Joshua 1

Verse 29. Happy art thou, &c.] ashrey. O the

happiness of Israel! it is ineffable, inconceivable, because they

are a people saved by the Lord-have such a salvation as it becomes

the infinite perfections of God to bestow; he is their help-their

never-failing strength, and the shield of that help-he defends

their defence, saves them and preserves them in the state of


Sword of thy excellency] Or whose sword-his all-conquering WORD,

is thine excellency, in its promises, threatenings, precepts, &c.,

&c. St. Paul, in his exhortation to the Christians at Ephesus, uses

the same metaphor, Take unto you the SWORD of the SPIRIT, which is

the WORD of GOD.

Thine enemies shall be found liars] Who said thou shouldst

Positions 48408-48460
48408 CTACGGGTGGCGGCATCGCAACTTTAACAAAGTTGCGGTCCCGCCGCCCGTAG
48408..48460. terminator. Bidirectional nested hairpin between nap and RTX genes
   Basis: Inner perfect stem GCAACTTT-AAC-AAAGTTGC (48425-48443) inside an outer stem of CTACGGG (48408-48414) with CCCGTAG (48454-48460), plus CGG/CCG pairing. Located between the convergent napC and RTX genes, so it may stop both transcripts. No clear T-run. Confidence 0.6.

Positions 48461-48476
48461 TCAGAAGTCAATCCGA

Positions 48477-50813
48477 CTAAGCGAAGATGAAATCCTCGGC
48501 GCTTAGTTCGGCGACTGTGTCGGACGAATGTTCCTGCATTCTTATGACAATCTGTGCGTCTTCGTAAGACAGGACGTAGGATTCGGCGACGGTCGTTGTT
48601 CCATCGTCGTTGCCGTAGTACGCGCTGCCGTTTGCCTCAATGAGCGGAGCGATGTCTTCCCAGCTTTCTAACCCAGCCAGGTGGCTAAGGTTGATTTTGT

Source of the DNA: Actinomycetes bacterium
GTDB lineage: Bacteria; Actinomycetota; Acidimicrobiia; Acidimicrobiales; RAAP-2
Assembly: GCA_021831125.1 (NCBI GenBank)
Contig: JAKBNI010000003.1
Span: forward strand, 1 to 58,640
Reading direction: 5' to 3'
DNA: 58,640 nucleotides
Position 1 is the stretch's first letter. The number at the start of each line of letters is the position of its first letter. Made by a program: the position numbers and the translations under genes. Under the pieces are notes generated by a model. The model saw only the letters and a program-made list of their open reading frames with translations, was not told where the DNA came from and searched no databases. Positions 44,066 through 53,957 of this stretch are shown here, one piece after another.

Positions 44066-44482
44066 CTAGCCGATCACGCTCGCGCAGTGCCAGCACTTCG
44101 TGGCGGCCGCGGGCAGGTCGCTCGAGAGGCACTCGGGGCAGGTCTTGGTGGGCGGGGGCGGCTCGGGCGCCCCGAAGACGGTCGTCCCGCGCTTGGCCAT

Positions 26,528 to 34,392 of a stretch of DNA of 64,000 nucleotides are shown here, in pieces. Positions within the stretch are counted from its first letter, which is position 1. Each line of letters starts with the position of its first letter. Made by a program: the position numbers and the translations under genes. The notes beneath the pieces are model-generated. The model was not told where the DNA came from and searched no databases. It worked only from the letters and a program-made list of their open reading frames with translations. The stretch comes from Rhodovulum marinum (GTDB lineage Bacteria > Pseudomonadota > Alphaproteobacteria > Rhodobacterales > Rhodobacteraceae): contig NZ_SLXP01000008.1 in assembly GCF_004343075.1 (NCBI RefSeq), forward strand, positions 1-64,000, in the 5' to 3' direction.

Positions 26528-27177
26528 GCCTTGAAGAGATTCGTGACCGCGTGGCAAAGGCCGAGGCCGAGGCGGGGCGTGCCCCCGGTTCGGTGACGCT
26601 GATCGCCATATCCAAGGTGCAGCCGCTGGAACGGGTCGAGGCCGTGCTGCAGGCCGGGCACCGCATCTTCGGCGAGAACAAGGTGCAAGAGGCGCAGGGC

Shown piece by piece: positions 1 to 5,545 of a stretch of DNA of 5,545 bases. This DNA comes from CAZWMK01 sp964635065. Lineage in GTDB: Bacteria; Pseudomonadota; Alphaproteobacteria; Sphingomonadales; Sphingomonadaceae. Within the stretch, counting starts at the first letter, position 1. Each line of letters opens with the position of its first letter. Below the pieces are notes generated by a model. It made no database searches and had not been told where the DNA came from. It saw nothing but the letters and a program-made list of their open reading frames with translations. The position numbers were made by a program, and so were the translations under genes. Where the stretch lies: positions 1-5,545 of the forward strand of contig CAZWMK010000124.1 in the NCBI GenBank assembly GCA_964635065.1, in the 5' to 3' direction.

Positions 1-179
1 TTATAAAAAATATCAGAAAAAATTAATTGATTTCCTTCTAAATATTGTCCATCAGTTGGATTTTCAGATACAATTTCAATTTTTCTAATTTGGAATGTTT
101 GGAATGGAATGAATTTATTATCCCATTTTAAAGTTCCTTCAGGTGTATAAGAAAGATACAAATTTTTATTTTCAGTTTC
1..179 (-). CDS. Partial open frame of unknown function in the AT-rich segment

never be able to gain the possession of this good land; for thou

shalt tread on-subdue, their high places-even their best fortified


THE blessings contained in this chapter belong also to the

spiritual Israel of God, who, according to the Divine promise,

shall have a complete victory over all their spiritual foes, shall

have all their inward enemies, the whole of the carnal mind,

destroyed, (for the blood of Jesus Christ, applied by the energy

of the eternal Spirit, shall not only blot out all their sin, but

purify their hearts from all unrighteousness;) and thus, being

delivered from their enemies, they shall love God with all their

heart, and serve him in righteousness and true holiness, without

fear before him all the days of their life. There are many